All of these events share important factors, and the one I have always wanted to look at is how we talk about violence. Or more specifically, how we use violence to talk. Things like threats and harassment, as seen above.

I want to bring this up because even when the threats and attacks aren’t “real” – when the attacker isn’t actually going to “make good” on the threat – they still do harm, both to the target and to the broader community. And of course, it’s not enough to dismiss these threats as “fake,” because a non-zero percentage of people saying these things wind up actually following through…to the point that we should take threats seriously, at least as a social phenomenon.

And so the question I want to look at is…what do we do about this? Ultimately, what I will be doing is providing an argument for why we should very strongly reject the usage of this kind of language, and push back harder against it when we see it – in all cases.

Stopping a Moral Panic

Before diving too deep, I want to lay out an important axiom. This is meant to be a guiding principle for us as we investigate this topic.

These moral panics – people blaming video games for societal ills – suck, and it is in the interest of every video game player if they don’t happen.

I think it’s fair to say that every gamer can agree to that premise. At the absolute minimum, these kinds of panics can lead to the occasional stigmatization of video games for brief periods of time. At the worst, they can lead to unnecessary regulation and more serious stigmatization. Video games, and violent media in general, are an occasional punching bag for a certain subset of political and social actors. Using violent games as a scapegoat for other problems is a common tactic.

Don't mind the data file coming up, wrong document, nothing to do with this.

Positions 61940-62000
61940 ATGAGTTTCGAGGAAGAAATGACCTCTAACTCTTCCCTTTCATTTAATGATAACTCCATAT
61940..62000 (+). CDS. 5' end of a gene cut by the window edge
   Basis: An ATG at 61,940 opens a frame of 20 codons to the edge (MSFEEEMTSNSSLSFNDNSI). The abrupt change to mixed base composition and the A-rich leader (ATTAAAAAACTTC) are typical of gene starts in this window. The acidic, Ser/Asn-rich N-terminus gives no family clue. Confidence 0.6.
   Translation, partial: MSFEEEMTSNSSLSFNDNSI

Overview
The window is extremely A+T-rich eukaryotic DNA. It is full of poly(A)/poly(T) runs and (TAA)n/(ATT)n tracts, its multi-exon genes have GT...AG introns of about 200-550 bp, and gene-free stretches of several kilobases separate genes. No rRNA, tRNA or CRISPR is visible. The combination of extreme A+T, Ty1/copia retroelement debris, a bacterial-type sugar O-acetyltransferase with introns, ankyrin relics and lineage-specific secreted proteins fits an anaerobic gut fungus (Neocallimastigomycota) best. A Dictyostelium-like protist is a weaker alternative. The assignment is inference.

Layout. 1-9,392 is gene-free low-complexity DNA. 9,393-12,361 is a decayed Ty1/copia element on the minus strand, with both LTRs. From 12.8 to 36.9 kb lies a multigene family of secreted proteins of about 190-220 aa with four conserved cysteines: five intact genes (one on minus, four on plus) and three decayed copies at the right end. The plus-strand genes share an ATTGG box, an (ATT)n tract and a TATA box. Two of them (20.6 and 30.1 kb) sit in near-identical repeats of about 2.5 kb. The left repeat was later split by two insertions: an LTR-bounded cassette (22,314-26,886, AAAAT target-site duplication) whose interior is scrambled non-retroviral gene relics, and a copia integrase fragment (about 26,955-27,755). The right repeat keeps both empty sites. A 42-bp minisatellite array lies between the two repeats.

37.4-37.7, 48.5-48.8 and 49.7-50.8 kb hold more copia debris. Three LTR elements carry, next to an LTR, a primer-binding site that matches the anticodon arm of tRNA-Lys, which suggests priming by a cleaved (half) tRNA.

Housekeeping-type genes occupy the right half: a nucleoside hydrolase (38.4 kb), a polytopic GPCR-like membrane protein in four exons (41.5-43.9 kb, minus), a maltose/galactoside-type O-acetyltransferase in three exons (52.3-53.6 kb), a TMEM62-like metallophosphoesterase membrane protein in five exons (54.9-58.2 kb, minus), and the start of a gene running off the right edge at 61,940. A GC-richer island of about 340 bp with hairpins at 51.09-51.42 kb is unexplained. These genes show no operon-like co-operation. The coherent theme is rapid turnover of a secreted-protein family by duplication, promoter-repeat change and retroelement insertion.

The less frequently these panics occur, and especially the harder it is to make a serious argument about these connections, the better off gamers will be in general.

I say all of this because there is something that can be done about these moral panics. It’s not necessarily possible to stop them entirely. But there are certain steps we as individuals can take to make sure that we don’t provide ammunition for those who want to kick off these panics.

The key to a moral panic lies in having a few major figures who have a good narrative to sell. For example, “violent video games lead to real-world violence” is a good narrative. It makes a level of intuitive sense, and it’s a fairly simple story with a fairly simple solution (i.e. “get rid of violent games”). Of course, we know that that simple narrative is wrong, but the narrative being wrong isn’t what matters. What matters is being able to sell it effectively.

The key to fighting a moral panic lies in the same strategy: having a good narrative. In the case of video games and violence, while the research is murky it isn’t bad. It’s possible to find a thread through the findings that suggest that we need to be more aware of and attentive to the impacts of violent media, rather than get rid of the media generally. There are stories that can be told to help explain how the influence of violent games is not a danger.

And so it may seem weird that I am now talking about “narratives” as though the facts of the debate don’t matter. But we are now in the realm of social and political debate. The facts themselves don’t matter, because “facts” don’t say anything on their own. What matters is the story we tell by putting those facts together.

Because we could look at the same psychology research on the influence of violent media on behavior and affect and tell two fundamentally different stories. We could highlight the studies that find a connection and spin a story about how this violence is a problem. Or we could highlight the studies that haven’t found a connection and focus on the relatively minor results in other studies to spin a story about how violence in media is fine. Same set of facts, two different narratives.